Brickvention Online is Now Live

It has been a busy week. But not for the reasons it might normally be at this time of the year. Normally, I’d have been busy putting together last minute touches for my creation at Brickvention – Australia’s Premier LEGO® Fan Event. The reasons that my week has actually been busy don’t really matter right now. What does matter is that Brickvention 2021 has gone the way of the pandemic, and is a totally online event. The great news is that you can experience all of the activities for the weekend for free.

There will live streams, and a variety of tutorials going live on YouTube over the course of the weekend. Tomorrow, there is a full lineup of Special Guests from around the world.

You can find full details of the the online event at http://brickvention.online.

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Ninjagopalooza II: Concept Art and Prototyping 2009-2012

This week, we are celebrating 10 years since the first release of Ninjago on an unsuspecting world. It was never expected to last as as long as it has, now becoming an evergreen theme:

“Originally, the NINJAGO theme was supposed to end after season 2 in 2012,” says Tommy Andreasen, Sr. Manager, Entertainment Development at the LEGO Group, who worked on the LEGO NINJAGO product line and show from the beginning. However, sets of the theme were still planned to be on sale throughout 2013. The continued success led to both the TV series and products continuing to the current day. “It just shows an incredible commitment from our fans that we are still going strong 10 years later,” he adds.

In this post, we will look through some of the concept art, as well as marketing artwork that has been released over the years. Some will be new, and some have been taken from the LEGO® archive, for a special exhibition at the LEGO House in Billund.

All images have been supplied by the LEGO group as part of a celebration of the 10 years of LEGO Ninjago.

Before we go any further, lets take a quick look a Ninjago Timeline:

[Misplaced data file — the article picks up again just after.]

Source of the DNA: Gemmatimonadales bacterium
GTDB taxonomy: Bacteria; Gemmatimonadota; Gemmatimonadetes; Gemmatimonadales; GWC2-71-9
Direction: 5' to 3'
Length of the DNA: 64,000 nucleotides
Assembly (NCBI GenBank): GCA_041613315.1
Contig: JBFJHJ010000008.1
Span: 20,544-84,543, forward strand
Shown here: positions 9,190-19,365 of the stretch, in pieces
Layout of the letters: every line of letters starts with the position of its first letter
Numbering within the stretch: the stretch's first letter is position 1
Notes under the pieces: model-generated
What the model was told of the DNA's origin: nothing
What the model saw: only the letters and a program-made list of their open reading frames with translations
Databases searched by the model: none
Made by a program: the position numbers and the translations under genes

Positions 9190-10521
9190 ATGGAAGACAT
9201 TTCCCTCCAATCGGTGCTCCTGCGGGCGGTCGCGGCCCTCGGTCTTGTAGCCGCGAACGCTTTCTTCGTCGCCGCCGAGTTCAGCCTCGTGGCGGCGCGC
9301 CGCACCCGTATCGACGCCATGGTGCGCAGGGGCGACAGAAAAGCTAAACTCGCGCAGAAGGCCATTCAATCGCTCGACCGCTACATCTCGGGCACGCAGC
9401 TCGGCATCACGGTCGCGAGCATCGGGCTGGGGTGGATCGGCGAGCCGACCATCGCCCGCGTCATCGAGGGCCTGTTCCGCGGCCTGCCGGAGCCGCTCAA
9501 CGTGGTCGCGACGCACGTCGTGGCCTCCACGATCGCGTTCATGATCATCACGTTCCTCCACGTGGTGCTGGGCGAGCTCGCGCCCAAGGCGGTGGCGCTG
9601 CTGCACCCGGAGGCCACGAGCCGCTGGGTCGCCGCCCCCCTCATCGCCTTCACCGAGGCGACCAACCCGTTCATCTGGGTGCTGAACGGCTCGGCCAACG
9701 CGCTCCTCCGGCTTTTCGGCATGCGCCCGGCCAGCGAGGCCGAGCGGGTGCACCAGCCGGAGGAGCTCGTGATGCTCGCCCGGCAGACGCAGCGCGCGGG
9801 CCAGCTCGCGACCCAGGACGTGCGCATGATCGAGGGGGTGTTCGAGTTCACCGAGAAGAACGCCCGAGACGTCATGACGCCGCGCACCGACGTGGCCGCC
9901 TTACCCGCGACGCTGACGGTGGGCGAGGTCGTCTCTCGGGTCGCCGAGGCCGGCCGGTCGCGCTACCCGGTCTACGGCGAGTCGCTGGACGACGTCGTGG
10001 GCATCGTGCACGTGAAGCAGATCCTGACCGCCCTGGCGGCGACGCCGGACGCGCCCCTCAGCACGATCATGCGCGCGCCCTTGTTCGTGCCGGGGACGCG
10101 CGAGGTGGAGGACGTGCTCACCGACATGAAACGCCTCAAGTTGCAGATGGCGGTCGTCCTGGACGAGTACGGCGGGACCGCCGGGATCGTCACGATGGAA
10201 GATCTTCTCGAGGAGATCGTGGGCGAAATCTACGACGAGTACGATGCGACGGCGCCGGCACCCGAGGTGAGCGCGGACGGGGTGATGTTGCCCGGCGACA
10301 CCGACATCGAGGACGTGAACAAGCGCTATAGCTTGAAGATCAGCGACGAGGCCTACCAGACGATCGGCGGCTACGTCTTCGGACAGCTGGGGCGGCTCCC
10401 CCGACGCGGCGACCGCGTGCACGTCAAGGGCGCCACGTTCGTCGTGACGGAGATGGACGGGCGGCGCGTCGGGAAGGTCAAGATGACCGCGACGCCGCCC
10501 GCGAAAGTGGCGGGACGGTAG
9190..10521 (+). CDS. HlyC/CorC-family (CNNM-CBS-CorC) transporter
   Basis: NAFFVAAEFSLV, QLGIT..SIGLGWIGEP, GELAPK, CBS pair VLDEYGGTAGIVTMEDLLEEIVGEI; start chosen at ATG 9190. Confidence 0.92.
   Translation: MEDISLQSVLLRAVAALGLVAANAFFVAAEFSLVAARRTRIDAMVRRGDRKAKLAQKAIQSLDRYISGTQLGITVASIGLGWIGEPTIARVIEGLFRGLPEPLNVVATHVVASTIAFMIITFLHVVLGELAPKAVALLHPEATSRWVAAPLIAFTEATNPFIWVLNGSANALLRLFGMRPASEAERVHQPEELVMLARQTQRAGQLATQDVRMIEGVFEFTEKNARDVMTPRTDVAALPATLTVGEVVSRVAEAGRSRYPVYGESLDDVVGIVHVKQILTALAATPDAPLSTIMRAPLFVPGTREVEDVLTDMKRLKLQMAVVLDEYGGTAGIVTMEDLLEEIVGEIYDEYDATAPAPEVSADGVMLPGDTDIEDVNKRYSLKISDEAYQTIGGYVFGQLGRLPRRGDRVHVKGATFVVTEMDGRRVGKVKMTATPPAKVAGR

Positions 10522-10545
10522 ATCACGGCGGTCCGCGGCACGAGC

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Ninjagopalooza I: Ninjago City Gardens 71741 [Official Images/Preview]

This week, around about afternoon tea time on Thursday, we celebrate 10 years since Ninjago made its debut on Cartoon Network. Today saw the release of the latest Ninjago® City set: Ninjago City Gardens. An epic modular set, following in the tradition of 70620 Ninjago City from 2017, and followed up in 2018 by 20657 Ninjago City Docks. Chances are you have seen the images elsewhere, so I’ll take a quick dive into what we have seen in the set, and point out some of the obvious highlights.

For reasons best known to the LEGO marketing team, first official images for this set came from the North American Shop at Home print catalog. Why does an online store still get a print catalog in this day and age? Are there that many sales that are placed by phone? These images were followed up with a scattering from the LEGO Certified Store in Singapore. Finally, on Wednesday, the LEGO online store listed the set, going on sale on Thursday 14th January. So, by the time you have read this, it has been available for the better part of a day depending on where in the world you are standing! (so long as you are a VIP at your local LEGO retailer, and they had stock in a timely fashion.)

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Getting Rid Of The POOP With Marvel Mechs (Hands-On Review 76168,76169,76171)

Back in 2017, The LEGO Group released the NEXO Knights Power suits range. This was essentially a dumbed down range of Mech suits, which incorporated a new cockpit element for the seating of of the pilot. Fast forward to 2020, and there was a new series of inexpensive mech suits featuring Marvel characters: Iron Man, Spider Man and Thanos. I missed these, for no good reason. However, this year, we have another three Marvel Mech Suits released: 76168 Captain America; 76169 Thor and 76171 Mile Morales. the sets have around 120-135 elements, and retail for $AUD19.99/$USD9.99/9.99€/£8.99.

I am grateful that The LEGO Group sent these three over for me to take a look at: I have been curious to learn a bit more about mech building, and I am keen to see what these sets might teach me about designing a custom mech suit in the future.

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Expanding LEGO Super Mario with a trip into Wiggler’s Poison Swamp [Hands on Review 71383]

We have been working through the second wave of LEGO Super Mario expansion sets lately, and we are almost at the end. Today I would like to look at 71383 LEGO® Super Mario™ Wiggler’s Poison Swamp Expansion Set. It has 374 pieces, the most of any set in the second wave of LEGO Super Mario, and is has a recommended retail price of 39.99 USD/EUR – 34.99 GBP – 59.99 AUD – 49.99 CAD.